Look after yourself

We’ve put together some tips for getting into healthy habits. However, it can be difficult to change your lifestyle if you’re struggling with low mood or anxiety. Don’t be afraid to ask for help. There are a number of CML forums where you can connect with other people with similar experiences. Or you may find it helpful to speak to a counsellor.

Boost your diet

A balanced diet can:

  • Give you more energy1
  • Boost immunity2
  • Lower your risk of some types of health problems such as diabetes or cardiovascular diseases2

What is a balanced diet?

The World Health Organisation recommends a diet that3:

  • Is high in fruit and vegetables – make sure you eat at least 400g per day
  • Contains bread, whole grains, pasta, rice or potatoes several times a day
  • Replaces fatty meat and meat products with beans, legumes, lentils, fish, poultry or lean met
  • Uses milk and dairy products
  • Is low in saturated fat, sugar and salt
  • Contains as little alcohol as possible

Depending on the medication you are prescribed you may need to avoid certain foods like grapefruit. Make sure you read the patient information leaflet that comes with your medication, and check with your doctor or a pharmacist if you have questions.

How can I improve my diet?

CML and the side effects of your medicine may both lead to low energy and appetite.4,5 Try these ideas to help you keep to a healthy diet:

  • Cook in bulk on days you have more energy. You can freeze individual portions for the times you feel tired
  • Stock up on foods that are easy to prepare, such as nutritious soups, cereal, pasta and frozen vegetables
  • Keep healthy snacks, such as fresh fruit or low-calorie yogurt, so you can easily reach for these instead of chocolate or biscuits6
  • Try having fruit or vegetables with every meal3

Move more

Staying active can help to:

  • Fight fatigue3
  • Improve your mood and quality of life3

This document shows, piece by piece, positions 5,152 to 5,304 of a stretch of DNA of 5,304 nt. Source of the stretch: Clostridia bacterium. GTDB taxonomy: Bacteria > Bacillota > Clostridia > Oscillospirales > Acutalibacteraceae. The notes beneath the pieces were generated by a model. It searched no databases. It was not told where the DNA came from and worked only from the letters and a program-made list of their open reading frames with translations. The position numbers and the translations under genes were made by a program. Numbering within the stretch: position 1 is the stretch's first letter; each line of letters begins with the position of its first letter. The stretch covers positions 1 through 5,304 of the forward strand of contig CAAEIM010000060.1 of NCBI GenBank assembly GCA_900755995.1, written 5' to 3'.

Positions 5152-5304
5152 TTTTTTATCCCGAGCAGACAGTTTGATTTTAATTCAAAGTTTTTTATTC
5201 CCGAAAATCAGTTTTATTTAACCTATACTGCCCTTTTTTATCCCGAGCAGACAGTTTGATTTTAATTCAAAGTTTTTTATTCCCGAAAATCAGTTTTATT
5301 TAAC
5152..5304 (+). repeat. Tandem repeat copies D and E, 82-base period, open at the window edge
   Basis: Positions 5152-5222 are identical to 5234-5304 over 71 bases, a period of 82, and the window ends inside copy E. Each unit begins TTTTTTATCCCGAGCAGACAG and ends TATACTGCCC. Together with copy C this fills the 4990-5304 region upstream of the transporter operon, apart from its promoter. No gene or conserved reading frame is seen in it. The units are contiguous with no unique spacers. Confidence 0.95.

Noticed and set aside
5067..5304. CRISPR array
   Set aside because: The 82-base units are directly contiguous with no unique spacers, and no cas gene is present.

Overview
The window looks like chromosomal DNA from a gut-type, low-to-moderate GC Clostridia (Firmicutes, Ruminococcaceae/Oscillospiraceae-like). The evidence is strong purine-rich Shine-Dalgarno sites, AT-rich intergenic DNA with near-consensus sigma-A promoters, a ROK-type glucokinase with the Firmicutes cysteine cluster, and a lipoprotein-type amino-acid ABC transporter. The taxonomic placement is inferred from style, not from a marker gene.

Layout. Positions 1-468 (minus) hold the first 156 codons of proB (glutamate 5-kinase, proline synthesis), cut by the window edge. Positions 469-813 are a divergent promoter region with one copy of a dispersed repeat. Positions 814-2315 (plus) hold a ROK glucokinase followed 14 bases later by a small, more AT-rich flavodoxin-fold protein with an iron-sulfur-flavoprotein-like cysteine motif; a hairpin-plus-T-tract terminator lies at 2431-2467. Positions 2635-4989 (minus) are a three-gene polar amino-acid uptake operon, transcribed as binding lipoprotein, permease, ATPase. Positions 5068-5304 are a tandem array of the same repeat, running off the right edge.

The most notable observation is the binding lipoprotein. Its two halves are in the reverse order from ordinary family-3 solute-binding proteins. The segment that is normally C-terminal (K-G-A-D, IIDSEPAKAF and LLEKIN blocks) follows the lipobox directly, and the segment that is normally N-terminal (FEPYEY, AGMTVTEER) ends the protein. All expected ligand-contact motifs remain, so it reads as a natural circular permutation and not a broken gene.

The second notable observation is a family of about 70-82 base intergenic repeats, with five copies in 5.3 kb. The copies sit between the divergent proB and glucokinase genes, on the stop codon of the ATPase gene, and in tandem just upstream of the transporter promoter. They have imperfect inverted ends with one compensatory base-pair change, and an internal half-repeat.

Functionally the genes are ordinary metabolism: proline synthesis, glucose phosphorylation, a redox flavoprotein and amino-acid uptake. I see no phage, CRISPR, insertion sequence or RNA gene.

• Maintain a healthy weight3
  • Keep your heart healthy and prevent other health problems3

How to do it

If you’re already active, there’s probably no reason you can’t continue with what you already enjoy, but check with your healthcare team to be sure1. If you haven’t exercised for a while, speak to your healthcare team about getting started.

What can get in the way?

You may sometimes feel too tired1. And low mood can affect your motivation. These ideas could help:

  • Don’t discount everyday activities like gardening, DIY, housework and walking to the shops - they all count as activity
  • Pace yourself. Rest when you need to and break activity down into chunks of 10 or 15 minutes. Gradually build up the amount of activity you do
  • Have an exercise buddy who can help motivate you to get out, whether you’re swimming, walking or dancing together

Quit smoking

Smoking cigarettes can:

  • Raise your risk of lots of other cancers, heart disease and a range of other serious conditions, including dementia
  • Potentially make side effects from cancer treatment worse
  • Weaken your immunity
  • Lead to health problems in those around you through passive smoking9

How to do it

It may be helpful to:

  • Think about why you want to stop smoking and what the benefits of stopping smoking will be9
  • Think about possible barriers or obstacles that might make it difficult to quit, and how you can overcome these9
  • Get support. Tell friends and family you’re quitting and talk to your GP about stop smoking services that are available. Relying on your own willpower alone is not likely to result in lasting quitting9

What can get in the way?

It can be difficult for anyone to stop smoking. Craving can be a major reason why people start smoking again. Ask your doctor for advice about controlling craving – they may recommend smoking counselling services or particular medicines.9

  1. NCCN (2014) Guidelines Cancer-Related Fatigue
  2. World Health Organisation. Benefits of a balanced diet. Accessed May 2018.

  3. Word Health Organisation. A healthy lifestyle. Accessed May 2018.

  4. CML: a guide for patients - Information based on ESMO Clinical Practice Guidelines - v.2013.1.
  5. Macmillan. Targeted therapies. Accessed May 2018.

  6. Cancer Research UK. Ten Top Tips. Accessed May 2018.

  7. World Health Organisation. Benefits of Regular Activity. Accessed May 2018.

  8. Macmillan. Reasons to quit. Accessed May 2018.

  9. European Network for Smoking and Tobacco Prevention. European smoking cessation guidelines (ENSP) (2012). Accessed May 2018.